The last ten days have seen someone ignite a firestorm of criticism against federal law enforcement personnel merely for doing the job they were appointed to and bound by law to do. Not surprisingly, the lies and liars stoking this hatred are pushing the less well-balanced of their supporters to think it is an act of patriotism to harass, harm or even kill federal officials or their families.  That means the odds of this happening are higher than normal.  So, it is a good time for unions representing feds in law enforcement occupations to solicit any ideas their members have to boost protections and push agency leaders to make some changes. It also would not hurt to urge all unit members to be a little more alert over the next few weeks to potential risks in the workplace.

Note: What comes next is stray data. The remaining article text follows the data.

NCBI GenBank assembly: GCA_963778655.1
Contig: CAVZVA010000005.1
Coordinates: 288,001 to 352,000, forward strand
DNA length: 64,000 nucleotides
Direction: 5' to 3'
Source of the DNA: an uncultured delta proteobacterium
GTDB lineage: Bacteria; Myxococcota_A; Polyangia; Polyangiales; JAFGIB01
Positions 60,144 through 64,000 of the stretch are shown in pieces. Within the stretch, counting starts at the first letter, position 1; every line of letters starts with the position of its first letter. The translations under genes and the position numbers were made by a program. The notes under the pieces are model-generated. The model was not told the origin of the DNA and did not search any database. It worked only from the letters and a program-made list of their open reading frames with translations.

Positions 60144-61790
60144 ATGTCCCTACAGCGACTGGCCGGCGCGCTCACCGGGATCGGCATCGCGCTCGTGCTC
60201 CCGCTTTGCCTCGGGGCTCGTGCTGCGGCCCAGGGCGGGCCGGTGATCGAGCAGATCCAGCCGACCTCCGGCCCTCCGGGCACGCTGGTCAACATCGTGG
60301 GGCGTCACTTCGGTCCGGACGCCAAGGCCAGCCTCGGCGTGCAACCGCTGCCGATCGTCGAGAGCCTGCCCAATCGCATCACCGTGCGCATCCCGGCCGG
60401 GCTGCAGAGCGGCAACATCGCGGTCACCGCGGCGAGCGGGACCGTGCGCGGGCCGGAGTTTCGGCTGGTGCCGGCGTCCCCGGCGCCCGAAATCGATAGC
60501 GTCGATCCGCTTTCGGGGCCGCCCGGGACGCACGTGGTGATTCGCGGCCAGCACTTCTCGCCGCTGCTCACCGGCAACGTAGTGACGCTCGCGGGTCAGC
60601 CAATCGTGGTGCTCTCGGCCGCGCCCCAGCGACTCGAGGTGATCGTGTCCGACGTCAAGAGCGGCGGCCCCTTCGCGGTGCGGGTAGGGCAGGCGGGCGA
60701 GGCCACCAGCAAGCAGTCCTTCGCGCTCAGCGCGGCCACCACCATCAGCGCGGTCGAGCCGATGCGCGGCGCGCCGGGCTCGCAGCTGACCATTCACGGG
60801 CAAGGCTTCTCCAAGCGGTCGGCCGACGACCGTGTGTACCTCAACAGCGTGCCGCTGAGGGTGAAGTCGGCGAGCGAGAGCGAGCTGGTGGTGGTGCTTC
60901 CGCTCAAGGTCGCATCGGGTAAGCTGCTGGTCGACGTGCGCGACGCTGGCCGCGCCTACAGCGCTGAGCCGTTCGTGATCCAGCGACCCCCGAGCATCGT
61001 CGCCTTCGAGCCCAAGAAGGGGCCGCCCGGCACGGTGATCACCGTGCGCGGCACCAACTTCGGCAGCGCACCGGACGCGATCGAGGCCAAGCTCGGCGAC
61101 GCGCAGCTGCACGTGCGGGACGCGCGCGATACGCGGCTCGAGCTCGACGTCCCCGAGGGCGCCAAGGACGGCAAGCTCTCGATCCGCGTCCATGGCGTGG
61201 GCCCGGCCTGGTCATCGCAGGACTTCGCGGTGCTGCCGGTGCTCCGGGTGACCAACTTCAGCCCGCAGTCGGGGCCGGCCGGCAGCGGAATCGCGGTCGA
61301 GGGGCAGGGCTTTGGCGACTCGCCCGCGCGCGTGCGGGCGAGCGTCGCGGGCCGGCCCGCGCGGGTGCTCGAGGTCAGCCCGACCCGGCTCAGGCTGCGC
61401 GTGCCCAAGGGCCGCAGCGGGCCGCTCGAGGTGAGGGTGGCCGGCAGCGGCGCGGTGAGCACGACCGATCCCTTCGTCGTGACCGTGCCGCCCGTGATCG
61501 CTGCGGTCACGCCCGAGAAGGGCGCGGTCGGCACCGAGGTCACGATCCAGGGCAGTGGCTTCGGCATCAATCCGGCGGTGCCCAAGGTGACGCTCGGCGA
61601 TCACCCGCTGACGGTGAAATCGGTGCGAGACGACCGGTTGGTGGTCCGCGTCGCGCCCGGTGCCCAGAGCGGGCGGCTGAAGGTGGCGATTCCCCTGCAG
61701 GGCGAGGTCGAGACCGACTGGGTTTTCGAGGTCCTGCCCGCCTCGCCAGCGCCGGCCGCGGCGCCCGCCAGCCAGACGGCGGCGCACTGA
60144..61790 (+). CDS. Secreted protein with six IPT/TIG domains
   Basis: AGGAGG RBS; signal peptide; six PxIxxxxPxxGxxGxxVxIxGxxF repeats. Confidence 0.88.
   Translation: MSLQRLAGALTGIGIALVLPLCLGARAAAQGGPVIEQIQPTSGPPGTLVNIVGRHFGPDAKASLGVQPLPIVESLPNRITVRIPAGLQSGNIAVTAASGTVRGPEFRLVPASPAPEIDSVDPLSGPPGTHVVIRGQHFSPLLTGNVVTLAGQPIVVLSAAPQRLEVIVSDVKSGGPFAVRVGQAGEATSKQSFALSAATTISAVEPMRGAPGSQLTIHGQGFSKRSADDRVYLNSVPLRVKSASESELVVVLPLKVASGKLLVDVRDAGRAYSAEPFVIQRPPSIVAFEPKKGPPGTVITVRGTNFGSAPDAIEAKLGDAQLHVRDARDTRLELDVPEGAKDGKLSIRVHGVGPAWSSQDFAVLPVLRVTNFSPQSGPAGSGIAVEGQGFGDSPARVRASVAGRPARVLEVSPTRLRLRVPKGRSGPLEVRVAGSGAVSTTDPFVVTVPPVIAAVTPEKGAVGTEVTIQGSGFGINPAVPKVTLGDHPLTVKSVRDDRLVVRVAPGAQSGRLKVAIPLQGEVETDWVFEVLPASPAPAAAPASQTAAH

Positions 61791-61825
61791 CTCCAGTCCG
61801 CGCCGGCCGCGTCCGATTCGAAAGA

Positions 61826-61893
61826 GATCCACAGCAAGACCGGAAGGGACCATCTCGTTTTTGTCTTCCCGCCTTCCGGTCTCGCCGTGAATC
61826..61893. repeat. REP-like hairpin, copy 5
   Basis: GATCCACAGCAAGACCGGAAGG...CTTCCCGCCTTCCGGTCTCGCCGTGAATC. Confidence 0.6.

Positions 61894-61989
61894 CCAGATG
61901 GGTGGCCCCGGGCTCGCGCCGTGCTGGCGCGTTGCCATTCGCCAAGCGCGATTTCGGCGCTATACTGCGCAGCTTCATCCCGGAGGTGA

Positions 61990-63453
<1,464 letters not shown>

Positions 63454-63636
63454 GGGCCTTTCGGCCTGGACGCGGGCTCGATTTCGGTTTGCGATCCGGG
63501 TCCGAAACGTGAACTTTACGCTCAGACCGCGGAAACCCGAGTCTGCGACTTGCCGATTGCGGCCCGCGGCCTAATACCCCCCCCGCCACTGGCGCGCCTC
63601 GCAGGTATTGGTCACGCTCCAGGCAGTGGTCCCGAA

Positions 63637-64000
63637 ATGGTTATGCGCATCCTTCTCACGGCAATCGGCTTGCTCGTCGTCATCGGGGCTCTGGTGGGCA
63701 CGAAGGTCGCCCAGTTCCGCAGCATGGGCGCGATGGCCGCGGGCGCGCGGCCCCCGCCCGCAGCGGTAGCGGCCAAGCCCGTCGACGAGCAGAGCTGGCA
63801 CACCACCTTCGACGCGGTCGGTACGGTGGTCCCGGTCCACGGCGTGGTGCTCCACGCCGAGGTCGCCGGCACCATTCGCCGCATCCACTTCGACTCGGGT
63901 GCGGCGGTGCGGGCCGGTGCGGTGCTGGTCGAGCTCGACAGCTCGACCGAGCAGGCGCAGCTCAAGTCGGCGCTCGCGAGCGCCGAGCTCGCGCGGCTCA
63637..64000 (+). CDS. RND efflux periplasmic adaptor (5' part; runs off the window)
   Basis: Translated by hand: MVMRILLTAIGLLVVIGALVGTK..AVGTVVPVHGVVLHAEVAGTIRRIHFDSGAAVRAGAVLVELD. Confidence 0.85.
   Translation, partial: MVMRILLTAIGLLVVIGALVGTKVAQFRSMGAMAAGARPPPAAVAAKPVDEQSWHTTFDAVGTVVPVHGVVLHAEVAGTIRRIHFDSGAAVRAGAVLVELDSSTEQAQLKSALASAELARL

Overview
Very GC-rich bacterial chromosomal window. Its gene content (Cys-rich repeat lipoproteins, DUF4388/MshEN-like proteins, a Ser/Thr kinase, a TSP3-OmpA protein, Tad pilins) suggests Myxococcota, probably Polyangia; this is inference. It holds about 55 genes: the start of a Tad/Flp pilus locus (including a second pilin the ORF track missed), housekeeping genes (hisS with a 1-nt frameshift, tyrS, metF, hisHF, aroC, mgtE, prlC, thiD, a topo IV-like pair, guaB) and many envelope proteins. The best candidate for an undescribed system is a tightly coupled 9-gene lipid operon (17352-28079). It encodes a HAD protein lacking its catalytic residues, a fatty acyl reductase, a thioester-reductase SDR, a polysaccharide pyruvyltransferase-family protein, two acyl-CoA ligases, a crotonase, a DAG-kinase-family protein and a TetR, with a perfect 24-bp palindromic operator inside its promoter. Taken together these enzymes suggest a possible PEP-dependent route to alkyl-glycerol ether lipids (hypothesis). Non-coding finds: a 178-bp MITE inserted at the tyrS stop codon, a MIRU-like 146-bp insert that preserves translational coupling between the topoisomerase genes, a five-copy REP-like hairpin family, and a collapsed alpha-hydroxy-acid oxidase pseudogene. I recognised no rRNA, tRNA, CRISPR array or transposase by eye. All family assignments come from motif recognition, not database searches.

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Agencies are quickly moving to limit remote work now that the worst COVID pandemic appears to be behind us and we thought we would pass along what may be the best thought out union grievance we have seen trying to enforce employee remote work protections.  If you are working this issue, click over to the AFGE Councill 222 web page to look at their grievance.  While we are not suggesting all unions try to produce as prodigious a document as 222’s, a quick reading will spark more than a few ideas for most unions to use. We want to add one tip, however.  When drafting your remedy request, ask for employees to be reimbursed any leave they took that they might not have had to take had they been on remote work.  For example, if they took leave at 4 p.m. for a MD appointment at 5 p.m., why should not that leave be reimbursed.  After all, had the employee been working at home she might not have had to take the full hour to travel there.  Getting an arbitrator to order retro leave reinstatement opens the door to reimbursement for any attorney fees the union can claim. Don’t miss the union’s three information requests either on this web page.